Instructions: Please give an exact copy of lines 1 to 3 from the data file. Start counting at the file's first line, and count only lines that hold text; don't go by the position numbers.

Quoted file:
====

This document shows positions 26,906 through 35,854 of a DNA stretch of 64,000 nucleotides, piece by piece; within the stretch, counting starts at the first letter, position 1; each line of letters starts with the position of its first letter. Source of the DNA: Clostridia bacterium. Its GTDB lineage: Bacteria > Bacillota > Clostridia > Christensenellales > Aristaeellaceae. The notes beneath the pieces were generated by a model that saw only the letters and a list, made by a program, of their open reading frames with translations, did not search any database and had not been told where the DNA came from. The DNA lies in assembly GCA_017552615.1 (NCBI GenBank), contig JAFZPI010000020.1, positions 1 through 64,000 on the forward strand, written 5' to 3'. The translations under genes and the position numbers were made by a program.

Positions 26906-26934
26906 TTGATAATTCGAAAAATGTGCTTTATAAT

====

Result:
This document shows positions 26,906 through 35,854 of a DNA stretch of 64,000 nucleotides, piece by piece; within the stretch, counting starts at the first letter, position 1; each line of letters starts with the position of its first letter. Source of the DNA: Clostridia bacterium. Its GTDB lineage: Bacteria > Bacillota > Clostridia > Christensenellales > Aristaeellaceae. The notes beneath the pieces were generated by a model that saw only the letters and a list, made by a program, of their open reading frames with translations, did not search any database and had not been told where the DNA came from. The DNA lies in assembly GCA_017552615.1 (NCBI GenBank), contig JAFZPI010000020.1, positions 1 through 64,000 on the forward strand, written 5' to 3'. The translations under genes and the position numbers were made by a program.

Positions 26906-26934
26906 TTGATAATTCGAAAAATGTGCTTTATAAT